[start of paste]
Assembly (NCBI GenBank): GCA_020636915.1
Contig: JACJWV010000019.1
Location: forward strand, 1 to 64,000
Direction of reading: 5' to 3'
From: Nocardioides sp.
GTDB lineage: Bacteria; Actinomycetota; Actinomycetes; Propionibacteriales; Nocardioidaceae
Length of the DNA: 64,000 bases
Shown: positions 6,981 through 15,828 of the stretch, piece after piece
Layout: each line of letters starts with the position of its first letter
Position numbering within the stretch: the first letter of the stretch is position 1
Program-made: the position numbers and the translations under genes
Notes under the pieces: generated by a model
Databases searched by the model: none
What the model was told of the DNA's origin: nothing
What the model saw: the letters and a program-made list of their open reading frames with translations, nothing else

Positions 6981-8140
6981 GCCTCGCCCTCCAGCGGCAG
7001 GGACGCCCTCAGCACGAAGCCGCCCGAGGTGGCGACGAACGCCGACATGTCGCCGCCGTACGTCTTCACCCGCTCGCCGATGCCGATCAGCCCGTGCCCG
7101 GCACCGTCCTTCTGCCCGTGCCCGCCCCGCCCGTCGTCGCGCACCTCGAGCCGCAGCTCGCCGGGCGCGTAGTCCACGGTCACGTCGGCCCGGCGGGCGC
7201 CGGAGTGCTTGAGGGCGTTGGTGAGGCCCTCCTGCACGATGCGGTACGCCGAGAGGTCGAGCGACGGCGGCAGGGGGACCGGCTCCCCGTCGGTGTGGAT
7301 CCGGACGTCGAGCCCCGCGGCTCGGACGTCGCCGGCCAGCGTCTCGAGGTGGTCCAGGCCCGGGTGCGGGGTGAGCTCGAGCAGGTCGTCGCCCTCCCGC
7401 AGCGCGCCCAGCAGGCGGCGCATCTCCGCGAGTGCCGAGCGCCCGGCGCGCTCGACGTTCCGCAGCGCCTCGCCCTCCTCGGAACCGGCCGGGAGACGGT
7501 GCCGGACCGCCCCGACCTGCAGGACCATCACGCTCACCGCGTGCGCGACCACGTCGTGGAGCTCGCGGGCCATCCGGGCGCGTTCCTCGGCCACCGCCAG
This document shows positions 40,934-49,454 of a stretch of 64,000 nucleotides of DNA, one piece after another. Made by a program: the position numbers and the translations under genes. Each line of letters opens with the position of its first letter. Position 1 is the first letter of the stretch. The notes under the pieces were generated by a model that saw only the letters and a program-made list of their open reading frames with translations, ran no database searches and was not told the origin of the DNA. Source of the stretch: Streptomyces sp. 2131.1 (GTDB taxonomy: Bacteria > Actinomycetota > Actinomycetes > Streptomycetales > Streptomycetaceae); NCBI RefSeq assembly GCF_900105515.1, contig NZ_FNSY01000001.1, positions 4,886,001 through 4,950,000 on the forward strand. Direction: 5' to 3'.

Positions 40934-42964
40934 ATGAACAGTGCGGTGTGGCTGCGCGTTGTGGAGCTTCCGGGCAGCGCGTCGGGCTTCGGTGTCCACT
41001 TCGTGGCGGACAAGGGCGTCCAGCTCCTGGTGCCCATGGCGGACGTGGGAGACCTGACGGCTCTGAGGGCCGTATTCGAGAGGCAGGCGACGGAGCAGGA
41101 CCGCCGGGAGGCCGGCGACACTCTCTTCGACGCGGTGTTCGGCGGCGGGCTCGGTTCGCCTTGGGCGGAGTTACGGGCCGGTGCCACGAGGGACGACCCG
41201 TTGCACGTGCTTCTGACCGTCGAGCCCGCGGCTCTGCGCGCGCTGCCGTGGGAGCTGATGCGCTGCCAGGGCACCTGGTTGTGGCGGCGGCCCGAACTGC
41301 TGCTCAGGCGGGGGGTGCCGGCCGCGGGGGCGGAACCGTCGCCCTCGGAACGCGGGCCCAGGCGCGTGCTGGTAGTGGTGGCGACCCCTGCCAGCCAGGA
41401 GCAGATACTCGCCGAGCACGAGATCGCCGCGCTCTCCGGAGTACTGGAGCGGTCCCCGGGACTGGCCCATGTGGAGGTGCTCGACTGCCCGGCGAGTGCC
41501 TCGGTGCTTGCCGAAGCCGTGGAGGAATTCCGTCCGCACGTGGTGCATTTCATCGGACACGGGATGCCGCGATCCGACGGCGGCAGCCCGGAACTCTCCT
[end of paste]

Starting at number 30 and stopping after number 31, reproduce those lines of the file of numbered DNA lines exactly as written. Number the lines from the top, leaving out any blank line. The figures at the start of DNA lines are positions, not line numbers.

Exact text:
41301 TGCTCAGGCGGGGGGTGCCGGCCGCGGGGGCGGAACCGTCGCCCTCGGAACGCGGGCCCAGGCGCGTGCTGGTAGTGGTGGCGACCCCTGCCAGCCAGGA
41401 GCAGATACTCGCCGAGCACGAGATCGCCGCGCTCTCCGGAGTACTGGAGCGGTCCCCGGGACTGGCCCATGTGGAGGTGCTCGACTGCCCGGCGAGTGCC